Rethinking communication – Integrating storytelling for stakeholder engagement in evidence synthesis




Poster session 4 Saturday: Evidence implementation and evaluation


Saturday 16 September 2017 - 12:30 to 14:00


All authors in correct order:

Andersson K1, Sundin A2, Watt R2
1 Mistra Council for Evidence-Based Environmental Management, Sweden
2 Stockholm Environment Institute, Sweden
Presenting author and contact person

Presenting author:

Karolin Andersson

Contact person:

Abstract text
Background: Complex issues need to be communicated in a comprehensible way to generate engagement and action. There is a link between effective science communication and good decision making. Science has traditionally been communicated as isolated logical ideas with little context given to the target audience, risking that audiences place new knowledge into preconceived understandings. Storytelling, a well-known and powerful means of communicating messages and engaging audiences, has historically not been commonly used in science communication, let alone evidence syntheses. Yet, an increasing number of studies show how narratives are useful for developing trust with audiences and increasing knowledge retention and the ability and willingness to learn and take action.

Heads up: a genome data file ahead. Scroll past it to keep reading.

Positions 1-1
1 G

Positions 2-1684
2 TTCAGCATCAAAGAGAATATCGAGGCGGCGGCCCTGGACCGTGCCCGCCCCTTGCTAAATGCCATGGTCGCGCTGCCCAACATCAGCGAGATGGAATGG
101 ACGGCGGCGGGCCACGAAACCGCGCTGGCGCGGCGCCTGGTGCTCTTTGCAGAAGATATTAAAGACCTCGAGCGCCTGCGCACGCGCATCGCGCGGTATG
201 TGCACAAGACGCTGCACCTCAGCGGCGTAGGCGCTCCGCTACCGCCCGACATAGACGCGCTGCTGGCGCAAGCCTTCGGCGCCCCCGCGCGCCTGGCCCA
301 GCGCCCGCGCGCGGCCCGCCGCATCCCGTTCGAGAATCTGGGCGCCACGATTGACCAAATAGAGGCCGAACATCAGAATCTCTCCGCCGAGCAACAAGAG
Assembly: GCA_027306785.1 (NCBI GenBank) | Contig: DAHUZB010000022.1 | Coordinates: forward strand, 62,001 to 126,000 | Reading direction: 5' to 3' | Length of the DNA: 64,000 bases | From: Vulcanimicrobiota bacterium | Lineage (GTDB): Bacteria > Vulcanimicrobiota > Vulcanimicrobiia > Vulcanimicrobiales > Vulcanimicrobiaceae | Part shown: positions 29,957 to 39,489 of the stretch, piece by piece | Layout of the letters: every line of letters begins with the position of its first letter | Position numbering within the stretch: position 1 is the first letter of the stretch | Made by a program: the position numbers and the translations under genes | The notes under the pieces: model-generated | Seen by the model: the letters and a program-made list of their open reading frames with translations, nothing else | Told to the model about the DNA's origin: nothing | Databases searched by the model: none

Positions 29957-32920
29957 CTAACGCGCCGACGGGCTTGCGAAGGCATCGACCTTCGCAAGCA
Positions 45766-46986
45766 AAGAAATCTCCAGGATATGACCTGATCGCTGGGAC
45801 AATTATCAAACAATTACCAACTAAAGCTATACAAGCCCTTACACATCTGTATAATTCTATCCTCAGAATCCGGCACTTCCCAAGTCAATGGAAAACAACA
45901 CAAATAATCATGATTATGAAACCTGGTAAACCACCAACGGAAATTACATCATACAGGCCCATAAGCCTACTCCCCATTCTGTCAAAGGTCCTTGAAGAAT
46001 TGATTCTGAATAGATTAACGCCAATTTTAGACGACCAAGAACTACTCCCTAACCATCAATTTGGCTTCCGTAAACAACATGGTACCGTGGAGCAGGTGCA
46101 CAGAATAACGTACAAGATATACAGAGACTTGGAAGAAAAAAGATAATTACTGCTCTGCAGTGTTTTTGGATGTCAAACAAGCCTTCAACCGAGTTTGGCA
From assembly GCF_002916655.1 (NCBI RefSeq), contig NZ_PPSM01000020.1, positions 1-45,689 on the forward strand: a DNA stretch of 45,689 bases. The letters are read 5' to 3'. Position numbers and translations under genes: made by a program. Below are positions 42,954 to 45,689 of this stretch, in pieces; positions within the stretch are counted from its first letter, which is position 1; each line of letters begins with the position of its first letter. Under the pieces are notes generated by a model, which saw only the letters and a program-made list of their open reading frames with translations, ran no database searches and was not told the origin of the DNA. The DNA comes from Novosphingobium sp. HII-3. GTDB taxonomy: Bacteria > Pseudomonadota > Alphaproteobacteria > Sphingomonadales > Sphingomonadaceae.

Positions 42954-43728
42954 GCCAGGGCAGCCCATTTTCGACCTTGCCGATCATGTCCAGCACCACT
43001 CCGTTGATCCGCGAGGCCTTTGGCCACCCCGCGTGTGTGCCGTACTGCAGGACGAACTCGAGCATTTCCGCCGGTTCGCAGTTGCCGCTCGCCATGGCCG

Storytelling for stakeholder engagement
We present a framework to integrate storytelling in systematic reviews and maps at stages where stakeholders are actively involved, in evidence synthesis across sectors in general but particularly in environmental management and conservation. We argue that storytelling holds potential as one of many tools for stakeholder engagement in evidence synthesis, serving two purposes (Figure 1). First, collecting contextual narratives from stakeholders at the stages of question formulation and protocol writing can help to inform and generate relevant research questions and review designs. Contextual narratives are stories gathered from stakeholders to gain an understanding of their perspective. Second, creating a central story that faithfully presents the review results but situates them in the contextual narratives can contribute to effective communication of the results to stakeholders and to a broader audience, potentially increasing their engagement and the implementation of evidence-based decisions.

Conclusion: Storytelling holds untapped potential for communicating evidence from systematic reviews and systematic maps for increased stakeholder engagement. It is time for researchers and research networks to support and emphasise the importance of exploring new tools for effective science communication, where integration of storytelling may be one such tool.